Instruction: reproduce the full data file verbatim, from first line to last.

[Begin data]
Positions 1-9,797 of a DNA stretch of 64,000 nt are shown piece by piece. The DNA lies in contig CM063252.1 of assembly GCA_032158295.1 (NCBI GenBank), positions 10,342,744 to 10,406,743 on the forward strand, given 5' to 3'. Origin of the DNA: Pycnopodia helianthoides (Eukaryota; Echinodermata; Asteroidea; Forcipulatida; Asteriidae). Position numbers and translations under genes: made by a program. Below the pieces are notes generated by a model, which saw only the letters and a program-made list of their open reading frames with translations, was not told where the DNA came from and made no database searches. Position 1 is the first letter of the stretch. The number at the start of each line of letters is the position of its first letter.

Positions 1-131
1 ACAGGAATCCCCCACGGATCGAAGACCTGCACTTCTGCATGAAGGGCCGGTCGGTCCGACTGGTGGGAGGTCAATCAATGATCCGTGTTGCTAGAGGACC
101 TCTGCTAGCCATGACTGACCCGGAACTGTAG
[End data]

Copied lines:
Positions 1-9,797 of a DNA stretch of 64,000 nt are shown piece by piece. The DNA lies in contig CM063252.1 of assembly GCA_032158295.1 (NCBI GenBank), positions 10,342,744 to 10,406,743 on the forward strand, given 5' to 3'. Origin of the DNA: Pycnopodia helianthoides (Eukaryota; Echinodermata; Asteroidea; Forcipulatida; Asteriidae). Position numbers and translations under genes: made by a program. Below the pieces are notes generated by a model, which saw only the letters and a program-made list of their open reading frames with translations, was not told where the DNA came from and made no database searches. Position 1 is the first letter of the stretch. The number at the start of each line of letters is the position of its first letter.

Positions 1-131
1 ACAGGAATCCCCCACGGATCGAAGACCTGCACTTCTGCATGAAGGGCCGGTCGGTCCGACTGGTGGGAGGTCAATCAATGATCCGTGTTGCTAGAGGACC
101 TCTGCTAGCCATGACTGACCCGGAACTGTAG